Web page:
Current Student Wai Lau Featured in Two US Exhibits and Two in Hong Kong

BY Audrey Deng, October 23, 2019

Wai Lau, a current student in the visual arts program, is currently featured in four group exhibits across the world, two in Hong Kong, and two in the U.S.

Lau, born in 1982 in Hong Kong, currently lives and works between New York and Hong Kong. Her work involves photography, video and installation. Her practice primarily explores the relationship between the narratives in history and personal memories, as well as how collective and individual consciousness, gender and cultural representations are formed. She draws inspiration from personal and historical materials, as well as popular culture.

In Hong Kong’s Denny Dimin gallery, On the Map gathers works from artists who explore the formal conventions of mapping or refer to geography in other ways. According to the gallery, “Maps are one of the earliest and most timeless forms of visual representation that help us understand the world. Maps purport to be scientific and objective, but in practice they are subjective views of the world, heavily influenced by cultural norms and centuries of history.” The gallery’s website features selected works, which range from digital art, to photography, to sculpture. The exhibit closes on Oct. 29.

Lau’s work is also on display in the Tai Kwun Centre for Heritage and Arts, as part of a show called Very Natural Actions. This show is an argument against the phrase “art for art’s sake,” which values art only for its beauty. In this show, “Artists are thrust into the world and in turn create their own worlds; the persistent focus on the surfaces of artworks breaks down, unveiling deeper meanings.” The gallery urges viewers to consider their own reactions and connections to the art on display. This show closes on Dec. 31.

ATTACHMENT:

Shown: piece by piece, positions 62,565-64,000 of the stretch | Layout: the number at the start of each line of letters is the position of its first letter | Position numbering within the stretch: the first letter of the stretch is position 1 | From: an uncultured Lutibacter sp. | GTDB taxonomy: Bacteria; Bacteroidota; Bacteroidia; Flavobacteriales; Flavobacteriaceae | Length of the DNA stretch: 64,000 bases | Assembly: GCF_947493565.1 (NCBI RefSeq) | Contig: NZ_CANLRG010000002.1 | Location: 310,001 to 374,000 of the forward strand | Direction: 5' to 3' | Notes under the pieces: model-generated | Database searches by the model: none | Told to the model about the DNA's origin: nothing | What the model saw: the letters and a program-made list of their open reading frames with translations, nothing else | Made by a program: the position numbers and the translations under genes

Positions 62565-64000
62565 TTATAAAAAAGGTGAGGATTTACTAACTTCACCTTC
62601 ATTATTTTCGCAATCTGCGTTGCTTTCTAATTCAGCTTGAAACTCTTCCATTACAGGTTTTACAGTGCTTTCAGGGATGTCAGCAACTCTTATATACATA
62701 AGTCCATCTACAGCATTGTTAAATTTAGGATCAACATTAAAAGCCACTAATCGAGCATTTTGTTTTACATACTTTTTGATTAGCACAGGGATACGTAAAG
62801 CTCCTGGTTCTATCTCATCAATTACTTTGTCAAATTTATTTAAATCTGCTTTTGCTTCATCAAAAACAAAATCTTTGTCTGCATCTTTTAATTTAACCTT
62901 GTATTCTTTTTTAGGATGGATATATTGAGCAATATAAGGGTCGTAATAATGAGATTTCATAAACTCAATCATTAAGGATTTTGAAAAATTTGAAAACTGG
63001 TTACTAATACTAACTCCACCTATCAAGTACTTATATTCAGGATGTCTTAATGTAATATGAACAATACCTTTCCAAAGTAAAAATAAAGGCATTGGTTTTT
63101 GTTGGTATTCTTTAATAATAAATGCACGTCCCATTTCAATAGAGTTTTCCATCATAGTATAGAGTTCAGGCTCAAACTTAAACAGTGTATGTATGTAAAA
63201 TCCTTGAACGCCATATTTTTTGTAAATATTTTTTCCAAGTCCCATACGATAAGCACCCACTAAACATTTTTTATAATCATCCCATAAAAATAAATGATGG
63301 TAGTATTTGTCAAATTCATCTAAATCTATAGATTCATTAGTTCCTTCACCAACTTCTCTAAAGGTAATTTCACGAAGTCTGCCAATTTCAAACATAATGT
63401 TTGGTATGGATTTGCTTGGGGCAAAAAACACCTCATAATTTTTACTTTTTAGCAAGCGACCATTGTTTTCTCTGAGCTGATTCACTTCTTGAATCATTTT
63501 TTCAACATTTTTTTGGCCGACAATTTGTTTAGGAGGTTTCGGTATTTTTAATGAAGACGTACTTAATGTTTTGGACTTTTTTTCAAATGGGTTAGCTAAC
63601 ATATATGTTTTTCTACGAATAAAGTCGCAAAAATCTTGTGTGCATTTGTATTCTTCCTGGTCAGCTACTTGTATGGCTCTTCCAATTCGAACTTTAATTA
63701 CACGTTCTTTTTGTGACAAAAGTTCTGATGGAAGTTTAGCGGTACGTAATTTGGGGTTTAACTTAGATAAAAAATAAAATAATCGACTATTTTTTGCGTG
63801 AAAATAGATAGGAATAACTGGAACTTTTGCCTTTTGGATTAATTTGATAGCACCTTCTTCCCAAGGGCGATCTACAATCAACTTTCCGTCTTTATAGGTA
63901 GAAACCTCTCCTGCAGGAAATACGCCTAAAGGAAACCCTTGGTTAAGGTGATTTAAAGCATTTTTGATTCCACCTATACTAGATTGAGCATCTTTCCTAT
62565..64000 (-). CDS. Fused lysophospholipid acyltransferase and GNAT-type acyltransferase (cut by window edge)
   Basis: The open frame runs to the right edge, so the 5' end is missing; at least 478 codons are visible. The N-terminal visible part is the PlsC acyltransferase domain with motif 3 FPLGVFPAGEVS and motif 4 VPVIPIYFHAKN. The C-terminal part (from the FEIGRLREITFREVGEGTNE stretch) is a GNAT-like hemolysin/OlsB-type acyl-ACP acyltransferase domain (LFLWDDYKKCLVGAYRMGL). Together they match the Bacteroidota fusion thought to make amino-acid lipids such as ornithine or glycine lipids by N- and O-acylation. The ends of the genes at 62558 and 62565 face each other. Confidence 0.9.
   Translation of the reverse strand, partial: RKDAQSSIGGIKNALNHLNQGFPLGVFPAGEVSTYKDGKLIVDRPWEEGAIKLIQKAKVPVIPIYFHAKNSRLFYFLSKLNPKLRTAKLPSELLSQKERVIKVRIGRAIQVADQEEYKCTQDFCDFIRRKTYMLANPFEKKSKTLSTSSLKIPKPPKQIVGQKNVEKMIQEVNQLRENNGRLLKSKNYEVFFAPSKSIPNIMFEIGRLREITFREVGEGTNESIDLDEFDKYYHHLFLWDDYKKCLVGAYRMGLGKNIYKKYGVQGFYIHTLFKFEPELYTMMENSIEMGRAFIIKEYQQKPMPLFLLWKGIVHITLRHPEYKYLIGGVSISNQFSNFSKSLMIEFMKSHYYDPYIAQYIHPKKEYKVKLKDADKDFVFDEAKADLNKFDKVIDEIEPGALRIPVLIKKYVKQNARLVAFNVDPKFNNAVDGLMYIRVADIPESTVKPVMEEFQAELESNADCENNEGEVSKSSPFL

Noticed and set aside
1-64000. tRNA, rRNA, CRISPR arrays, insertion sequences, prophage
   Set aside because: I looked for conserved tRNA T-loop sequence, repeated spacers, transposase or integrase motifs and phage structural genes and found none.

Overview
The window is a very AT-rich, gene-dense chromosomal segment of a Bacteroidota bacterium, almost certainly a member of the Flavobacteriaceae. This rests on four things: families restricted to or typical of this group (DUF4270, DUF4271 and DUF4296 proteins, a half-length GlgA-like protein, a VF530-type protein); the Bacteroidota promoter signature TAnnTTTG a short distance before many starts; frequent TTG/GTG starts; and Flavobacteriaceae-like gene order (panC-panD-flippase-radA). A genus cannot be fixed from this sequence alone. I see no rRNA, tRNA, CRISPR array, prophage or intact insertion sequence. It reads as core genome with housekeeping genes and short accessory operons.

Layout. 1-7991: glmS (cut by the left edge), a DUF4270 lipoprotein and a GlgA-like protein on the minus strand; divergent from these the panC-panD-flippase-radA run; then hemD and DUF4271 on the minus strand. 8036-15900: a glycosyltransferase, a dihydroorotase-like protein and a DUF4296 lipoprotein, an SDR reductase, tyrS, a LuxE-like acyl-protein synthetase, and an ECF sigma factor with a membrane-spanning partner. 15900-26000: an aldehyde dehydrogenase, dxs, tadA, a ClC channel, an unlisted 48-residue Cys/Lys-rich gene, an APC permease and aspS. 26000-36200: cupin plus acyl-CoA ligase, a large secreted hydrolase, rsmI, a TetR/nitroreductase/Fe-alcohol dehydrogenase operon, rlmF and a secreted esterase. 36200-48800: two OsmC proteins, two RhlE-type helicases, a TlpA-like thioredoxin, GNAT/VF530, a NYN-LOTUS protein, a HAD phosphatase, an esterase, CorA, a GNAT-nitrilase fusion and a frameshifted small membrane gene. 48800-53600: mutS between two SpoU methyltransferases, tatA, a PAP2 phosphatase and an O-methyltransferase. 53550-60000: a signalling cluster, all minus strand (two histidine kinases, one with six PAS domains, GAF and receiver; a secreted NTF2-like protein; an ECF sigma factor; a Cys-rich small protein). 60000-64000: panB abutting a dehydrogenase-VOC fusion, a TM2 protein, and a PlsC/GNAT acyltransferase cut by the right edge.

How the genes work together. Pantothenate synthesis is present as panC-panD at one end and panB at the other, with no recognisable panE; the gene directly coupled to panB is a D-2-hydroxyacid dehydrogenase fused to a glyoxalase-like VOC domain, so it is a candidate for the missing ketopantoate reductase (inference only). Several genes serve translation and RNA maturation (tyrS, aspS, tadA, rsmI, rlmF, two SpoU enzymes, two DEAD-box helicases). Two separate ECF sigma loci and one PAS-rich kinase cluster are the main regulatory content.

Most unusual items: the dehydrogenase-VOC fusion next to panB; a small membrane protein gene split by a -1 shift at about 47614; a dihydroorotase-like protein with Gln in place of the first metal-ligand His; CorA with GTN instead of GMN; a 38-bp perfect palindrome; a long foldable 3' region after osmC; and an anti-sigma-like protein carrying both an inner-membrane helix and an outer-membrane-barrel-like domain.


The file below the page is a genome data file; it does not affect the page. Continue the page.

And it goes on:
At Houston’s FotoFest, Intersect: Technology, Belief, and the Environment strives along the same theme. Here, artists “explore the overlapping subjects of technology, belief, and the environment. Invoked directly and indirectly, through photography, video, and installation, the artists examine issues surrounding value in nature, science, religion, the built environment, and constructed identity.” The exhibit features mainly Asian artists, and closes on Nov. 9.

In addition to these three exhibits, Lau’s work was in New York’s Nancy Hoffman Gallery x Artsy. She was joined by fellow Columbia University students Roni Aviv ‘20, Susan M B Chen ‘20 and Stipan Tadić ‘20. Hosted in partnership with Artsy and the International Studio & Curatorial Program, this gallery allowed viewers to bid online for new work by international contemporary artists. In the past, the program sold works by artists including Tony Albert, Yiso Bahc, Luca Buvoli, Michael Joo, Louise Lawler, Jen Liu, Amanda Means, John L. Moore, Luisa Rabbia, Terry Winters and more. Bidding closed on Oct. 16.